Virtual Microscopy

R. W. Ogilvie, Ph.D.
Department of Cell Biology & Anatomy
Medical University of South Carolina

Click on the survey name below to enter the survey.

Histology Laboratory Teaching Survey

Click on WebMic 1.19 below to explore what we use for Histology Lab at MUSC

WEBMIC 1.19 *

The link above will take you to a site that is organized as a Virtual Microscope, WEBMIC. This is a collection of specimens that you can view and study with the aid of labeled structures and cells. This is main resource that is used for Histology Laboratory here at MUSC, with only a very minor role for the Microscope and Glass Slides. A complete manual has been written that guides the medical and dental student through the process of viewing and studying each specimen in WebMic. The specimens within this collection are not virtual slides. The specimens are presented as stepped magnifications linked through JAVA programming. The program serves well over the network. We have used it for two years with no problems. There is also a quiz feature for simple identification by clicking on the ?, in the label identification mode, or by choosing from a menu of structures in the field represented by a ?, in the label quiz mode. The help files in this program are pretty thorough. We do have a collection of virtual slides that we obtained from the University of Iowa. We make these available to our medical students using a viewer that we purchased from Microbrightfield, Inc. At the moment, until we get that site protected by a password it cannot be shared at large.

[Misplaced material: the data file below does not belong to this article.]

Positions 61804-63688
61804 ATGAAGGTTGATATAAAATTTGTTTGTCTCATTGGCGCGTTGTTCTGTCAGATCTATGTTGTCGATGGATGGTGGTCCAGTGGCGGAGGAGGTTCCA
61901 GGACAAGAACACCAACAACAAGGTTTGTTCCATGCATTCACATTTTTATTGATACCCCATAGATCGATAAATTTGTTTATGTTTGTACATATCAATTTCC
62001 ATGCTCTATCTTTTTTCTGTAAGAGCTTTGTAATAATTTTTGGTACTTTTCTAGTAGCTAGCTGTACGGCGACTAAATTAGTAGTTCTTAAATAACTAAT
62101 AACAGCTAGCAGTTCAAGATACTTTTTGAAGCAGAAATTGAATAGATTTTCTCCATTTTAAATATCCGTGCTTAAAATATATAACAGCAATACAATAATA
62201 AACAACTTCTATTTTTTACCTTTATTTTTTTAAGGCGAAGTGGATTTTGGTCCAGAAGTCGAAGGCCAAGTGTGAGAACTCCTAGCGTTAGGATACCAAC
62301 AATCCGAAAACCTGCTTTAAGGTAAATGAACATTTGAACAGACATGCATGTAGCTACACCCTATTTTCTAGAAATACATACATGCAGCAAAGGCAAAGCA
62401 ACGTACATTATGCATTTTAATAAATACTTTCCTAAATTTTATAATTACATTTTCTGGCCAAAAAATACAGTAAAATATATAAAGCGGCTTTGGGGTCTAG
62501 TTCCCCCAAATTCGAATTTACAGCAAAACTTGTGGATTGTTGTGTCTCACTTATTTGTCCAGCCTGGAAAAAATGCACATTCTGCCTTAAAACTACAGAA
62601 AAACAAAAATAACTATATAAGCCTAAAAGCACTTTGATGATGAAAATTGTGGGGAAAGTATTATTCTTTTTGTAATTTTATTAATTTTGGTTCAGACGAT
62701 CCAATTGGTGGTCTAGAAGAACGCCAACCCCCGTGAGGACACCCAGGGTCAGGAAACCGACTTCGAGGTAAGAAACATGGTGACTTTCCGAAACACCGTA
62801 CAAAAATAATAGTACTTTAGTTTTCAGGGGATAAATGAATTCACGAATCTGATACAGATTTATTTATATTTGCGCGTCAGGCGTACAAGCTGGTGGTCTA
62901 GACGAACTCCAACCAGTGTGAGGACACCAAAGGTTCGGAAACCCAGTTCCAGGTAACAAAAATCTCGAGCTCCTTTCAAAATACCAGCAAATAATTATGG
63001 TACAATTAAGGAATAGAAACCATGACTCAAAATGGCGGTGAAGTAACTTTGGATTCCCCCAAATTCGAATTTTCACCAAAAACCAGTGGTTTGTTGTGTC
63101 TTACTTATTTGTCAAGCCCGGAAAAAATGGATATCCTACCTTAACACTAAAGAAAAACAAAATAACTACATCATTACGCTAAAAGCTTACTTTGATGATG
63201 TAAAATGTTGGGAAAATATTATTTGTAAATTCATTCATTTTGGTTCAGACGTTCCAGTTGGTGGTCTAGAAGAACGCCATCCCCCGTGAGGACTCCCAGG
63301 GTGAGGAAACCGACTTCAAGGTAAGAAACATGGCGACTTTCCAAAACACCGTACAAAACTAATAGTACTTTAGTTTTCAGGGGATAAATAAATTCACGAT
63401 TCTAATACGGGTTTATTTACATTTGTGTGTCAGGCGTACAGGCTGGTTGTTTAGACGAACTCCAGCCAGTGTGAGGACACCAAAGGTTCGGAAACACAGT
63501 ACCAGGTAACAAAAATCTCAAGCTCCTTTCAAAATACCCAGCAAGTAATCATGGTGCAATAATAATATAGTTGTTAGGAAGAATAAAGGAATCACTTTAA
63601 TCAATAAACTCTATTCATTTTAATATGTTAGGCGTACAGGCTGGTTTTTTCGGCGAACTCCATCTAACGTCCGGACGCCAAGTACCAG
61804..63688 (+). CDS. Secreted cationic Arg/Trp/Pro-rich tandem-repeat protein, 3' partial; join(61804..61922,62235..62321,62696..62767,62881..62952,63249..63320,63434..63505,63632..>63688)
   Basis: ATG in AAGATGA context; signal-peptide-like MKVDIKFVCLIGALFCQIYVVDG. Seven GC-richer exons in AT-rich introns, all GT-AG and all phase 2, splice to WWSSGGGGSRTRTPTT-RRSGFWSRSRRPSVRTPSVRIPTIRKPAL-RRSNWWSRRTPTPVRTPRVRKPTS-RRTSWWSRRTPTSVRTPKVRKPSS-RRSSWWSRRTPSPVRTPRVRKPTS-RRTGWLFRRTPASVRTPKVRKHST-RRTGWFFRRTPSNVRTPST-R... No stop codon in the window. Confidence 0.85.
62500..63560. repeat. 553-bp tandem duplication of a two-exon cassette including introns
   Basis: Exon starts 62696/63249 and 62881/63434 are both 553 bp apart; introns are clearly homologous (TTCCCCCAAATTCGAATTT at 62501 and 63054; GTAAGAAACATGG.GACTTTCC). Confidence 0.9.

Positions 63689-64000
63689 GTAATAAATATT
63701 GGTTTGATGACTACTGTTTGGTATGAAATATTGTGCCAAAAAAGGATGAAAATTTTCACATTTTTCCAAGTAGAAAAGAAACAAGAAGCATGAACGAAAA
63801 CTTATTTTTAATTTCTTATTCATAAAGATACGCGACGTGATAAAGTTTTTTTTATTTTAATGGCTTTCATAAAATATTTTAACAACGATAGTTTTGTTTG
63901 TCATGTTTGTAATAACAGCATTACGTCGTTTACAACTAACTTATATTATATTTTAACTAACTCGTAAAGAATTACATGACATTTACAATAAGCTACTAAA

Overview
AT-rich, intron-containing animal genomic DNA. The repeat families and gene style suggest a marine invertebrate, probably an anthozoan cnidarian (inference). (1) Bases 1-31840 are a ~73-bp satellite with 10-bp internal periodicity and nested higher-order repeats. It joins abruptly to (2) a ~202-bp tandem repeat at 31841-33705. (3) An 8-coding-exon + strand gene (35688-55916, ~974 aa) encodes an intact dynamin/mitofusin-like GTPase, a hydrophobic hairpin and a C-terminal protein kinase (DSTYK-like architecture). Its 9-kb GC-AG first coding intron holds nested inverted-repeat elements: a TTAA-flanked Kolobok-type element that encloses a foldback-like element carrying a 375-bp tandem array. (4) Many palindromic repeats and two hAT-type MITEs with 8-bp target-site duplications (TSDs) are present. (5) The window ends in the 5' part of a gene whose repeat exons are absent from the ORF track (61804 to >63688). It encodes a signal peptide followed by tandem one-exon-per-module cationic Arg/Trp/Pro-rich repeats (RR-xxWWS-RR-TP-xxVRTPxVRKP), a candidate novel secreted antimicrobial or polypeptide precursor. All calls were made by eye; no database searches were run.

* WebMic is a result of a collaboration between Dr. Ogilvie at MUSC, Dr. Groscurth (Head of Institute of Anatomy, University of Zurich, Zurich, Switzerland), and Dr. Rohr (Head of a multimedia foundation, Univeristy of Basel, Basel, Switzerland

Click on the link below to visit a still active website of our Symposium on Virtual Microscopy

Symposium: Virtual Slides in Teaching Research and Diagnosis

This symposium, held November 2002 was the first symposium to be held on this topic. The link above is still active. You can peruse the symposium website. There are links to the talks that were presented. Also there are links to some companies that are making virtual slide scanners and viewers.